Investigations of the distribution and diversity of nitrogen-fixing microorganisms in natural environments have often relied on PCR amplification and sequence analysis of a portion of one of the key enzymes in nitrogen fixation, dinitrogenase reductase, encoded by nifH. Recent work has suggested that DNA macroarrays provide semiquantitative fingerprints of diversity within mixtures of nifH amplicons (G. F. Steward, B. D. Jenkins, B. B. Ward, and J. P. Zehr, Appl. Environ. Microbiol. 70:1455-1465, 2004). Here we report the application of macroarrays for a study in the Chesapeake Bay. Samples from different locations in the bay yielded distinct fingerprints. Analysis of replicates and samples from different locations by cluster analysis showed that replicates clustered together, whereas different samples formed distinct clusters. There was a correspondence between the hybridization pattern observed and that predicted from the distribution of sequence types in a corresponding clone library. Some discrepancies between the methods were observed which are likely a result of the high nifH sequence diversity in the Chesapeake Bay and the limited number of sequences represented on this version of the array. Analyses of sequences in the clone library indicate that the Chesapeake Bay harbors unique, phylogenetically diverse diazotrophs. The macroarray hybridization patterns suggest that there are spatially variable communities of diazotrophs, which have been confirmed by quantitative PCR methods (S. M. Short, B. D. Jenkins, and J. P. Zehr, Appl. Environ. Microbiol., in press). The results show that DNA macroarrays have great potential for mapping the spatial and temporal variability of functional gene diversity in the environment.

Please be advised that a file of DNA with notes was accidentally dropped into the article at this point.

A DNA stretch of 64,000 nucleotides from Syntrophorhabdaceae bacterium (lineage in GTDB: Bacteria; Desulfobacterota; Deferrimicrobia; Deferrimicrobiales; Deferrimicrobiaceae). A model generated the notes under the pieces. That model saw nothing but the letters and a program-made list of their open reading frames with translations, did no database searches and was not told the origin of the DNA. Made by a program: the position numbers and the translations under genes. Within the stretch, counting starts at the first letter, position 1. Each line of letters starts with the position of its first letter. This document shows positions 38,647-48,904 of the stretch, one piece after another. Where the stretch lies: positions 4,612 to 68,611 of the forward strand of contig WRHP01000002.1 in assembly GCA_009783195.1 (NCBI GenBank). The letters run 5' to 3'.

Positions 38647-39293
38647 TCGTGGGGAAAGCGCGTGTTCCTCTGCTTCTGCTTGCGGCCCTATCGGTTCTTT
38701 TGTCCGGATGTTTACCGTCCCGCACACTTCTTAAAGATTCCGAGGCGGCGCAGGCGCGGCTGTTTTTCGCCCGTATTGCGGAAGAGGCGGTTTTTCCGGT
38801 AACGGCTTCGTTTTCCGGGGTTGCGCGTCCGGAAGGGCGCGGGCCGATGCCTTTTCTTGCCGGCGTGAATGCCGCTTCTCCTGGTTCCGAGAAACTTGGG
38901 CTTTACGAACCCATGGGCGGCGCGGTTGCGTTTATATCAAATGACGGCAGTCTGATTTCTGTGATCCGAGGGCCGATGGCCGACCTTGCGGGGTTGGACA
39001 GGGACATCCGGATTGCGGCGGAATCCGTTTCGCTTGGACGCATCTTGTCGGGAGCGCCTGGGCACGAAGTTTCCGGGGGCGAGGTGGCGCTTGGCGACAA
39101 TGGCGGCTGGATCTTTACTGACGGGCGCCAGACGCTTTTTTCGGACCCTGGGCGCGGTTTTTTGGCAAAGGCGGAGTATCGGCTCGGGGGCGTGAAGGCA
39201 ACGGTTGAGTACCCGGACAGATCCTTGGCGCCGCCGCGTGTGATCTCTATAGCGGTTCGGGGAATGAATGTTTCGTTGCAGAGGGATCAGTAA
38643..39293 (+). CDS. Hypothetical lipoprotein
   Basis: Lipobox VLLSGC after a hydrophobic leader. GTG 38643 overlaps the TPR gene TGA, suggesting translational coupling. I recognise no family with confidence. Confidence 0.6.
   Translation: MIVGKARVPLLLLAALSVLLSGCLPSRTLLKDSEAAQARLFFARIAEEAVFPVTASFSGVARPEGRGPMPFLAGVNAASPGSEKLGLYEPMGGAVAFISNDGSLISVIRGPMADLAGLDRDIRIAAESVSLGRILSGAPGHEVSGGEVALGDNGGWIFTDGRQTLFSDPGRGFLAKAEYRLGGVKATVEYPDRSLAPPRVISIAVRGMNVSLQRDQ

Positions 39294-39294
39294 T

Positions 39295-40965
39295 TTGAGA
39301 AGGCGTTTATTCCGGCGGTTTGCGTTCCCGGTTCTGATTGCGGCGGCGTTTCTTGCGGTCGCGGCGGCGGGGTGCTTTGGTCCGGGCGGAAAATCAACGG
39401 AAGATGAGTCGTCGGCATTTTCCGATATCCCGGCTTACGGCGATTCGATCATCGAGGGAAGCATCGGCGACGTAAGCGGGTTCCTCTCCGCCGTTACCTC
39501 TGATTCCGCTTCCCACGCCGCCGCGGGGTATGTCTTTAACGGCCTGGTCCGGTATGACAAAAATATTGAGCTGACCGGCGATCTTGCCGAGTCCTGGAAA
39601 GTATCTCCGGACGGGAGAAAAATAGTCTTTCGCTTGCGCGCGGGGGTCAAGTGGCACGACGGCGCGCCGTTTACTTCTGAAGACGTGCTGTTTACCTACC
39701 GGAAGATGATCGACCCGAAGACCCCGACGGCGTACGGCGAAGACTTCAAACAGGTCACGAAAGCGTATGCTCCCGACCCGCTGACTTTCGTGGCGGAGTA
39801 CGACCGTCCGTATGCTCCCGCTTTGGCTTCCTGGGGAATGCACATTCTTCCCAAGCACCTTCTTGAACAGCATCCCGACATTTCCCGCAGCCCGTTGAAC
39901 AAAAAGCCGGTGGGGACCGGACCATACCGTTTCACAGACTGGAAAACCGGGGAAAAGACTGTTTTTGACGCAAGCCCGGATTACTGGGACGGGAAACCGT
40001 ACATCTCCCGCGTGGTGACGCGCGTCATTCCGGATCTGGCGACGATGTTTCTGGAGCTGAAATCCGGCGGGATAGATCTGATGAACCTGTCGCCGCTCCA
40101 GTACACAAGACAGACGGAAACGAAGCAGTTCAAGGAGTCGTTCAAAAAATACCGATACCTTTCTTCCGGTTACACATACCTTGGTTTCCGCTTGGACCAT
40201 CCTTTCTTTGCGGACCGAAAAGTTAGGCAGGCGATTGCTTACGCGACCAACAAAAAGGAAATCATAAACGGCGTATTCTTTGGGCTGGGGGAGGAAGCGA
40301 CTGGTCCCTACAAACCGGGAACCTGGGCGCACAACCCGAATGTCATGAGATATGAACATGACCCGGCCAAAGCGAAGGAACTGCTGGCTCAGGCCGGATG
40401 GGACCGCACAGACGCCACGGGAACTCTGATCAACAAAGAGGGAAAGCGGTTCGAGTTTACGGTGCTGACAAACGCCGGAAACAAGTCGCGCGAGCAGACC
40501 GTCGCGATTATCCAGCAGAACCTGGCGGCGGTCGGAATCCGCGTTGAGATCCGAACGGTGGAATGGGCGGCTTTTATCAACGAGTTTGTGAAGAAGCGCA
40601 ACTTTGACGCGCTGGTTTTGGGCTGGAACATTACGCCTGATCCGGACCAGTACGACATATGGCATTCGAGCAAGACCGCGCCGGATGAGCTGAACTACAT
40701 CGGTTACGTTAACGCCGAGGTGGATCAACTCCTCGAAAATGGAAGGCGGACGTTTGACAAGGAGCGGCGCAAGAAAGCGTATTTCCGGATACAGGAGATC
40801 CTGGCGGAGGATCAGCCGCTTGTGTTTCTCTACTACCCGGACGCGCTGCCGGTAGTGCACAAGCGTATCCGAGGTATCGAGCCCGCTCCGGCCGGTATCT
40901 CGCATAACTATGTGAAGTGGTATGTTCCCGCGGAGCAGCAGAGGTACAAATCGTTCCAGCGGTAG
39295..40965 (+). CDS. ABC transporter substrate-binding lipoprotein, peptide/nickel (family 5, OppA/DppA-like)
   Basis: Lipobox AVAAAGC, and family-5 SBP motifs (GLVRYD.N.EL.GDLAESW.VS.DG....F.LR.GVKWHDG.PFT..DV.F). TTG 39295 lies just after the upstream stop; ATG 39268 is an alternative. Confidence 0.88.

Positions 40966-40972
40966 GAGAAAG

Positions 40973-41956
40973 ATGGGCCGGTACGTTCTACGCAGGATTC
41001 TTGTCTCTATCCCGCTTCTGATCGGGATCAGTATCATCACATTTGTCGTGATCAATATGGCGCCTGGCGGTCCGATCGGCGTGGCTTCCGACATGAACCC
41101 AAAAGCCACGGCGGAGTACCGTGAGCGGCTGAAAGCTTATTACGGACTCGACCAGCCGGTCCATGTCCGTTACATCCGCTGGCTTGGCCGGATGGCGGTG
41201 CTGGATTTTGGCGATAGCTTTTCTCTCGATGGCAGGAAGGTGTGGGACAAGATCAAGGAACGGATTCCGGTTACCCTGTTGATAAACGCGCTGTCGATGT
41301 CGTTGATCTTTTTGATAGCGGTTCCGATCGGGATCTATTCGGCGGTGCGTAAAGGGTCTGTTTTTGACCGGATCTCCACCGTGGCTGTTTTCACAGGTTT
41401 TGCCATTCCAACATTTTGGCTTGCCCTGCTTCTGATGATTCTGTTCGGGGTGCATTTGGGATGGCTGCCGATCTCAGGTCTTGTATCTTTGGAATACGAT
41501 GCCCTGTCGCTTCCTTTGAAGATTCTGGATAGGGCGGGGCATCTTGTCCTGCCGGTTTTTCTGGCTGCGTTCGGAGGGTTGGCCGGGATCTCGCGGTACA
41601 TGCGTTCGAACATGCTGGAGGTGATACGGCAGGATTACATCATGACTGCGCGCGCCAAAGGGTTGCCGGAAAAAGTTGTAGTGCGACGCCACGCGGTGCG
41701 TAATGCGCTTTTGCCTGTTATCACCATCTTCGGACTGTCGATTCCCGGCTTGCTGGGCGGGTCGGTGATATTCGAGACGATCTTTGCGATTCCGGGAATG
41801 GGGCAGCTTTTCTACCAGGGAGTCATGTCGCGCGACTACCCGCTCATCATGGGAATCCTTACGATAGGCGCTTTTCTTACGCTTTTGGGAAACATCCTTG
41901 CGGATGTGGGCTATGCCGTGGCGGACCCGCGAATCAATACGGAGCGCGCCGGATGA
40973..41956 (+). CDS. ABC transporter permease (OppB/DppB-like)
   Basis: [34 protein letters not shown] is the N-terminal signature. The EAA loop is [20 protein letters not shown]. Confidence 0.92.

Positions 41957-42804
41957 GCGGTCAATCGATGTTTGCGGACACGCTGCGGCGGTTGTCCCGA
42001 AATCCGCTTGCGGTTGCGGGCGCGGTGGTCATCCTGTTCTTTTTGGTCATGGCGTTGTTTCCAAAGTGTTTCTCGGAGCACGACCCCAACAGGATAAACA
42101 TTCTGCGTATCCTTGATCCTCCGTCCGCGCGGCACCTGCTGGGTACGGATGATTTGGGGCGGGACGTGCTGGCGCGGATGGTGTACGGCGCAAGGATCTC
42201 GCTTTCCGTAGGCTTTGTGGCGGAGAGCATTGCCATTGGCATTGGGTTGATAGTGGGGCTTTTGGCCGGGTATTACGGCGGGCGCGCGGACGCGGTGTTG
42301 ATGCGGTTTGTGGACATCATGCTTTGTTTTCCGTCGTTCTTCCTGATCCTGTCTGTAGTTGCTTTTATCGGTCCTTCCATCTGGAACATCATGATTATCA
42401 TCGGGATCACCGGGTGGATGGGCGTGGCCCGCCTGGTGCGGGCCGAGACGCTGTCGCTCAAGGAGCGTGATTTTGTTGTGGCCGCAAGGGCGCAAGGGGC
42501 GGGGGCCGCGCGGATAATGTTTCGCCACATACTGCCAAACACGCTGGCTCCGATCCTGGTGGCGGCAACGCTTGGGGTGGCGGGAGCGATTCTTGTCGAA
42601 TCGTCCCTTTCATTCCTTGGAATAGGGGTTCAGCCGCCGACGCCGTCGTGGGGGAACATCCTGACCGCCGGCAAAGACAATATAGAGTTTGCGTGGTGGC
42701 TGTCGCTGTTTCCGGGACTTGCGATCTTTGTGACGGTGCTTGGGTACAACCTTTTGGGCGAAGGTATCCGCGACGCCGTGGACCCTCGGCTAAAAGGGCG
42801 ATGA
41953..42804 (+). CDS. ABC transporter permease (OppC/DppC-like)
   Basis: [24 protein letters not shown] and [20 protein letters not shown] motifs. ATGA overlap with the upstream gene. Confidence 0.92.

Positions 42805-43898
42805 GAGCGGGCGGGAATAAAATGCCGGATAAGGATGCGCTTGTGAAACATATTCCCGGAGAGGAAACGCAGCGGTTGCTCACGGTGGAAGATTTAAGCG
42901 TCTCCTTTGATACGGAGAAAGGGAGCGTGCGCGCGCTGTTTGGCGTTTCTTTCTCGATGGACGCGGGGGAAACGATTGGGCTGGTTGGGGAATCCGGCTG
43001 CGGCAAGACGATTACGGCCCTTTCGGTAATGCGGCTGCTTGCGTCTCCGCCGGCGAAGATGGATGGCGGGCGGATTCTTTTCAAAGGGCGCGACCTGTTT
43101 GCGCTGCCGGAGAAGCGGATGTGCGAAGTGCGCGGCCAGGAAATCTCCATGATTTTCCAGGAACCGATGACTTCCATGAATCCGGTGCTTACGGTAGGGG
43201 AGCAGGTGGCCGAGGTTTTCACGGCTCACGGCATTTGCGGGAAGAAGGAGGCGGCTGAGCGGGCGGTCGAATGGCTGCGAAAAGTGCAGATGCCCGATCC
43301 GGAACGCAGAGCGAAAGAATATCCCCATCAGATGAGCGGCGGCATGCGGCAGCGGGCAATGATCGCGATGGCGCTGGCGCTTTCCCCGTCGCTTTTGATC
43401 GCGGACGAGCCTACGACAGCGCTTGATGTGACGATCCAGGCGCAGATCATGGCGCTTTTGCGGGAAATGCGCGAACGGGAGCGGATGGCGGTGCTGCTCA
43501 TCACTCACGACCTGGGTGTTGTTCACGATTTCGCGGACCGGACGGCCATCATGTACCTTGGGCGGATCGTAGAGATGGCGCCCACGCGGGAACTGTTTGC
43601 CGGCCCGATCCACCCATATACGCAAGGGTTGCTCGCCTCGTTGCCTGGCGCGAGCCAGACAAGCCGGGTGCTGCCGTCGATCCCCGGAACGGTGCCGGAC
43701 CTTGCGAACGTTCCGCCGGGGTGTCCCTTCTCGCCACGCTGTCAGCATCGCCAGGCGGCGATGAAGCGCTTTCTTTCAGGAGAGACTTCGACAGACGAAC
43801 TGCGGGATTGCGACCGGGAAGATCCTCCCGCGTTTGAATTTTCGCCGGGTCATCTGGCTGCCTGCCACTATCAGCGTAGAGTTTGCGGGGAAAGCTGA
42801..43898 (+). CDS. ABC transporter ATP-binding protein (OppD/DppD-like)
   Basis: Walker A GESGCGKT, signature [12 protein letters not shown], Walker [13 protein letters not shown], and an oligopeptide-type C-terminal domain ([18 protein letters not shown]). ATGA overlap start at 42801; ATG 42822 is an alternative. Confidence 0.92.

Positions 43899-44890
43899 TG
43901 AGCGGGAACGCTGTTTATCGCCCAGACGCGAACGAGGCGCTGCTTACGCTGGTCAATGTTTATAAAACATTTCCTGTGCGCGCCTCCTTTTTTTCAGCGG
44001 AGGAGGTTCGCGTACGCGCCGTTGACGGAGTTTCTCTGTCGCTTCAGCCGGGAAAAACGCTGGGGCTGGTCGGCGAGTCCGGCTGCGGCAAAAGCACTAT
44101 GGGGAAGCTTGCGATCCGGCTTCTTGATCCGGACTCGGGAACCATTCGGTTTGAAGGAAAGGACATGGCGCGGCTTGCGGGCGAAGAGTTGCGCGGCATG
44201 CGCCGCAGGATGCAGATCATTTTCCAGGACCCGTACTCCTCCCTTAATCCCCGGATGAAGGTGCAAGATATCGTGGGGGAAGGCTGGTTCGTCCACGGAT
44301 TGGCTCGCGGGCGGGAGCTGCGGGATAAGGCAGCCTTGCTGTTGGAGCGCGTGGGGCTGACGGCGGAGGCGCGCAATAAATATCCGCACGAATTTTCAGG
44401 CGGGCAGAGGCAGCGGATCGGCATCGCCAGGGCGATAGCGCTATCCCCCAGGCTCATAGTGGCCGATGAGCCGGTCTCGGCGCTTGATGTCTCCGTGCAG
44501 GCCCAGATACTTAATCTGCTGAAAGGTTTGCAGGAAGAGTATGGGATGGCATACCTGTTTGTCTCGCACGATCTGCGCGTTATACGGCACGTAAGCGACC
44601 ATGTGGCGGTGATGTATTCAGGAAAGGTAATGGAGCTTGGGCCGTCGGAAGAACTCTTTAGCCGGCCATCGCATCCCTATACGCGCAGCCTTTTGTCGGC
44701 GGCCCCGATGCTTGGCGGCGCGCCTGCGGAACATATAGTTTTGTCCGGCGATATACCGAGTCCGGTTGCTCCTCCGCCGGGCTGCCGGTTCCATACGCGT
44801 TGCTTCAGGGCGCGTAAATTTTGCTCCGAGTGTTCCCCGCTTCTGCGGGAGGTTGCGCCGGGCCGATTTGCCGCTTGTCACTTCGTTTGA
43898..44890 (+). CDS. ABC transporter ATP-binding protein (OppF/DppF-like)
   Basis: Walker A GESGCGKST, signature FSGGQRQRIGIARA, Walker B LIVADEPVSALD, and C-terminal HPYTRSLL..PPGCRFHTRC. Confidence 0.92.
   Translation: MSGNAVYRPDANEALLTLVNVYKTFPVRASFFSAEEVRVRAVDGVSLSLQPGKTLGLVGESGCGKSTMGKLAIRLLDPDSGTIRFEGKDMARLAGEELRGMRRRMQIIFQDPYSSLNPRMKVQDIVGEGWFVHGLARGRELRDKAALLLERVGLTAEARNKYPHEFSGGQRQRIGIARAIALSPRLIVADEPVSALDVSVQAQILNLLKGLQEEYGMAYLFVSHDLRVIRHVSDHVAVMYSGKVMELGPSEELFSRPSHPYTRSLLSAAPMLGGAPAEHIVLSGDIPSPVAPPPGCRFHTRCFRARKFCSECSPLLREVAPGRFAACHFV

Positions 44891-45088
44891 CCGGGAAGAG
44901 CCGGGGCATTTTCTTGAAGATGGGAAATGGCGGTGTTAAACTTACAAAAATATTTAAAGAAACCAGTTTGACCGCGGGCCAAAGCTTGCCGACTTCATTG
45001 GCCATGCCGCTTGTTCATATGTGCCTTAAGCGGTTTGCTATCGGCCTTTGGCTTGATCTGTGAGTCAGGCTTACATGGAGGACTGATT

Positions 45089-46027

All Science Journal Classification (ASJC) codes
- Applied Microbiology and Biotechnology
- Food Science